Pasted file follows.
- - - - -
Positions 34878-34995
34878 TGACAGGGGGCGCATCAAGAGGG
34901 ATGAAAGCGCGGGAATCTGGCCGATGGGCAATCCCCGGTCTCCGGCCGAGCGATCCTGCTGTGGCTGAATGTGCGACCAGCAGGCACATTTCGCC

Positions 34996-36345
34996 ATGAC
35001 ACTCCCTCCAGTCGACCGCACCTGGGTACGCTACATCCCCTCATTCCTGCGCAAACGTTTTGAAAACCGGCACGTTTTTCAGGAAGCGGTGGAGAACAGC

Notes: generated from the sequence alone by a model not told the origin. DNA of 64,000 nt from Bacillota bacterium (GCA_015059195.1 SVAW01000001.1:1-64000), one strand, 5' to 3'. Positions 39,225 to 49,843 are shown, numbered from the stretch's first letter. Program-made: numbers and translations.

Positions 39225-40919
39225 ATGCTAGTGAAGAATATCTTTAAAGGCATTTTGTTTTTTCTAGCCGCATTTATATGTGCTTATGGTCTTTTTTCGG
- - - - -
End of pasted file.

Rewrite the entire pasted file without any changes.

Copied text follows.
Positions 34878-34995
34878 TGACAGGGGGCGCATCAAGAGGG
34901 ATGAAAGCGCGGGAATCTGGCCGATGGGCAATCCCCGGTCTCCGGCCGAGCGATCCTGCTGTGGCTGAATGTGCGACCAGCAGGCACATTTCGCC

Positions 34996-36345
34996 ATGAC
35001 ACTCCCTCCAGTCGACCGCACCTGGGTACGCTACATCCCCTCATTCCTGCGCAAACGTTTTGAAAACCGGCACGTTTTTCAGGAAGCGGTGGAGAACAGC

Notes: generated from the sequence alone by a model not told the origin. DNA of 64,000 nt from Bacillota bacterium (GCA_015059195.1 SVAW01000001.1:1-64000), one strand, 5' to 3'. Positions 39,225 to 49,843 are shown, numbered from the stretch's first letter. Program-made: numbers and translations.

Positions 39225-40919
39225 ATGCTAGTGAAGAATATCTTTAAAGGCATTTTGTTTTTTCTAGCCGCATTTATATGTGCTTATGGTCTTTTTTCGG